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Using Career Services Yields Greater Success: An Interview With Louisiana State University Director Of Career Services

By Jill Randolph
May 20, 2010

The following is an interview transcript with Dr. Mary Feduccia, Director of Louisiana State University's Career Services. Dr. Feduccia is a Licensed Professional Counselor and a Licensed Marriage and Family Counselor. She holds an undergraduate degree in Education, a master's degree in Counseling, and a Ph.D. degree in Vocational Education with an emphasis in Career Leadership and Workforce Development. She has been involved in secondary and higher education levels for the past 30 years.

LSU Career Decision Making counselors help students with decisions about majors, career paths and graduate and professional school. One-on-one appointments, online career assessments, a Career Information Center, and a host of Web resources are utilized to assist students gain work experience, learn lifelong job search skills, and connect with employers. The twice-annual LSU Career Expo attracts hundreds of recruiters and the Career Services' on-campus interviewing program conducts more than 5,000 interviews each year. Plans are underway for a state-of-the-art career center which is targeted to open in 2012.

The 650 acre main campus of LSU, a co-ed university established in 1860, sits on the banks of the Mississippi River. LSU has more than 1,000 full-time staff and nearly 30,000 students. The official LSU team, the Fighting Tigers, started playing football in 1893 and is the only team to win two BCS National Championships. Alumni include basketball players Pete Maravich and Shaquille O'Neal, and Democratic Party campaign manager Donna Brazil.

Interview Transcript

Jill Randolph: What is the one area of the job search process that students struggle with the most?

"Introverted or not, students need to work on building their network as early in their lives as possible, because in the future, their network may help them more than anything else."

Mary Feduccia: Networking is the most important aspect of the job-search process, and most students don't really understand or respect this fact. Introverted people struggle more with face-to-face networking, as many students and young people may not feel comfortable selling their skills, as they need to. Introverted or not, students need to work on building their network as early in their lives as possible, because in the future, their network may help them more than anything else.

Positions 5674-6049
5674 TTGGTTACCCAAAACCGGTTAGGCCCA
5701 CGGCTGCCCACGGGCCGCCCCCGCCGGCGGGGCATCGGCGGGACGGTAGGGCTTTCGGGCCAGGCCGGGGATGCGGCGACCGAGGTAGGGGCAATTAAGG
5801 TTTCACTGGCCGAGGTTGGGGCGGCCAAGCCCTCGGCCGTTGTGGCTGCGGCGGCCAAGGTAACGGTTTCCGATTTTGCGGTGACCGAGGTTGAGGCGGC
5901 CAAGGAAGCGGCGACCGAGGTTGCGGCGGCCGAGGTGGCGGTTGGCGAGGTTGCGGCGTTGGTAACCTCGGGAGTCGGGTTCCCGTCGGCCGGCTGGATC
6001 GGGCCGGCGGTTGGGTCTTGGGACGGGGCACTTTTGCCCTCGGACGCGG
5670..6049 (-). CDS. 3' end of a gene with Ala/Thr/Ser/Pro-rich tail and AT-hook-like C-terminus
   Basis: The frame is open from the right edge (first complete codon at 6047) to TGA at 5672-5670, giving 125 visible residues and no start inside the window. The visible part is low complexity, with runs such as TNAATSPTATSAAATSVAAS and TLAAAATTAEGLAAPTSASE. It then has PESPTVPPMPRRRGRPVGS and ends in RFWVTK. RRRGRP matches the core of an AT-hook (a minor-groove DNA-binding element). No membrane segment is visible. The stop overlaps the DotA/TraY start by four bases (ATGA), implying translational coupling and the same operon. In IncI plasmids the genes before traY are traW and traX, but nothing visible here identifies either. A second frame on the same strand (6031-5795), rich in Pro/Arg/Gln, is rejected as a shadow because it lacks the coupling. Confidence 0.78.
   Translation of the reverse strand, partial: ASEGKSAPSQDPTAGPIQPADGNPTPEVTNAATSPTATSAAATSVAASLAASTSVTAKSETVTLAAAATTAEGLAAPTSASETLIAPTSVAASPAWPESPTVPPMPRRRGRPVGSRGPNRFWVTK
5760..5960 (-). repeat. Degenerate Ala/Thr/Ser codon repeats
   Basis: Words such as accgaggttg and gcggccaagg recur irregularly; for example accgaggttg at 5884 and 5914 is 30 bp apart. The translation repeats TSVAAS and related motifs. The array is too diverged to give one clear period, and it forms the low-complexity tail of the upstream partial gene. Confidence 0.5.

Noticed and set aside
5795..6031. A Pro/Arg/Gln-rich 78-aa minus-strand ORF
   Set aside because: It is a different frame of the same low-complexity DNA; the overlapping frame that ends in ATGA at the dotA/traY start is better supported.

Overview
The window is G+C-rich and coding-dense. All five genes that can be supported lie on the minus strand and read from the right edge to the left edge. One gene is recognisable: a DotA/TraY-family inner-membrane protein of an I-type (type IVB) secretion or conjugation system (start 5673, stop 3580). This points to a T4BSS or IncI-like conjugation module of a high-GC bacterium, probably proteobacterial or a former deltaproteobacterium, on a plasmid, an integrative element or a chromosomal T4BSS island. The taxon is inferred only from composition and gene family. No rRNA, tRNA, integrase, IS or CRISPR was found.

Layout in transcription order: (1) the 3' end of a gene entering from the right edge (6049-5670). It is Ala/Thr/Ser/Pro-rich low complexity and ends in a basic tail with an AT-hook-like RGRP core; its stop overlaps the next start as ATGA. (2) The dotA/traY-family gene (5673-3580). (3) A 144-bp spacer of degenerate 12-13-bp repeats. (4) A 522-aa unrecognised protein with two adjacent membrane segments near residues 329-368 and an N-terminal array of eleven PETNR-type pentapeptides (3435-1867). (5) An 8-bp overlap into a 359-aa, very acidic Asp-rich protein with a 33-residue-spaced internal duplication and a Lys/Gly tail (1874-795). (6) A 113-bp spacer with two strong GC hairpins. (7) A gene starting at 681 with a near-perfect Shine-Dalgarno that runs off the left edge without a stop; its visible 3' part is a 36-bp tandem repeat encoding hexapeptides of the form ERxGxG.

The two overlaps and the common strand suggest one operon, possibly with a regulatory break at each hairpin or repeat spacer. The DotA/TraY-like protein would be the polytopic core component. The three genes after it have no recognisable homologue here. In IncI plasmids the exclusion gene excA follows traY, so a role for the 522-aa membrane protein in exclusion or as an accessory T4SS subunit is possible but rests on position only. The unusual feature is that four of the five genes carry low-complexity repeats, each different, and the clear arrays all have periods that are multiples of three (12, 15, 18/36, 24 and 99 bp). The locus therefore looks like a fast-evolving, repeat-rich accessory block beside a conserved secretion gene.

Also, once a candidate is invited to interview, it is important that they remember to send a 'thank you' note to their interviewer, as this is really appreciated and noticed. If references are asked for, it is also important that the student has asked his or her contacts for permission to use their names before they are listed as a reference.

Jill Randolph: What advice do you give to students regarding networking?

Mary Feduccia: I encourage students to attend networking workshops whenever they are offered at their school. Students often don't realize how many valuable connections they can make with opportunities like these.

Second-degree connections can also be very valuable and if students can understand how to find and leverage these contacts, they usually have more success in their job search process. LSU students can also join the Tiger network through the Career Services office. Through this network, students can reach out to LSU alumni and find many professional connections.

As the old adage says, "it's not what you know, it's who you know". This is true, but students still have to understand that they get and keep their job on their own merit, not only because of their connections.

Jill Randolph: What advice do you give to students who are about to graduate and are still not sure which career path they want to pursue?

"Students who use the career center at their schools are much more successful in the job search process."

Mary Feduccia: The key to avoiding this problem is starting early. By their freshman or sophomore year in college, students should begin assessing the careers for which they are well suited, with personal research, interest surveys and or a personality test. This includes visiting the career center and using the resources we offer, and also by pursing part-time jobs, internships, co-ops, or volunteer opportunities.

However, if students chose to wait until the last minute to begin this process, they should use the same tactics and approach. The key is for them to visit the career services offices, and we can help the students, wherever they are on their path.